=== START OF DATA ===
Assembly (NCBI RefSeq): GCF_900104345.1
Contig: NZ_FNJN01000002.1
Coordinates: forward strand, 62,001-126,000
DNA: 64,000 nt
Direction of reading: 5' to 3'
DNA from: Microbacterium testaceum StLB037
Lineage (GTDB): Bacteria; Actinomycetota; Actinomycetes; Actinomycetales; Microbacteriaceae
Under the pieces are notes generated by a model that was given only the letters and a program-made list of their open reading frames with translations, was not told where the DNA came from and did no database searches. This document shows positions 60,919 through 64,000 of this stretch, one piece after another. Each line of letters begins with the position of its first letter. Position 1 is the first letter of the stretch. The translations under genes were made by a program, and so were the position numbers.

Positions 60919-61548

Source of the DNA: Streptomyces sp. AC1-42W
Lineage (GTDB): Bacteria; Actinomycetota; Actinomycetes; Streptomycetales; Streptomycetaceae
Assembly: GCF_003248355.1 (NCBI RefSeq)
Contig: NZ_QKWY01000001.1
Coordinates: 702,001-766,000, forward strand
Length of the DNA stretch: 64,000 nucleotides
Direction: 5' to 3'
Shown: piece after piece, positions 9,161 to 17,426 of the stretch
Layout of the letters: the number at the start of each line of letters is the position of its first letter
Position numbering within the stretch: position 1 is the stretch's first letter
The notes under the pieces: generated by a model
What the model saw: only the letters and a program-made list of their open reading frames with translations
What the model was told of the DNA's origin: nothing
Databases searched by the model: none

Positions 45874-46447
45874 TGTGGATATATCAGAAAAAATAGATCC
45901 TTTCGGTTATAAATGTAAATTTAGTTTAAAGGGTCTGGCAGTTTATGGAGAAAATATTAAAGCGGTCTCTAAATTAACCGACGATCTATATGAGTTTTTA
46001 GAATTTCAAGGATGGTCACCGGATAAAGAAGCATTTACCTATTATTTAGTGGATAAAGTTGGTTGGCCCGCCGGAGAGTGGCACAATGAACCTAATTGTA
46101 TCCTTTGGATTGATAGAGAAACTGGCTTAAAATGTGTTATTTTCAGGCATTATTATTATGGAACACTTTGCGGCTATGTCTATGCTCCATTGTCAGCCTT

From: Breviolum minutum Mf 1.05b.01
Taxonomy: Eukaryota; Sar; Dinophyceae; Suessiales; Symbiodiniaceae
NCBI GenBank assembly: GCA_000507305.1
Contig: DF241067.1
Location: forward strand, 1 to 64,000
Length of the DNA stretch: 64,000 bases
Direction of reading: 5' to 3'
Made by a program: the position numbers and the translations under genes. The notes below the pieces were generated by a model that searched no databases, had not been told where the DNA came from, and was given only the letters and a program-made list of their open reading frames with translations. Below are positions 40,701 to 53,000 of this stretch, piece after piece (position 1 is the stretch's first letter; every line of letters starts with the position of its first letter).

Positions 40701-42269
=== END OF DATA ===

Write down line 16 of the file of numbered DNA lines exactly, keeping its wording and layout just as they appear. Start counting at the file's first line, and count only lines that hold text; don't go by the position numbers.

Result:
Direction: 5' to 3'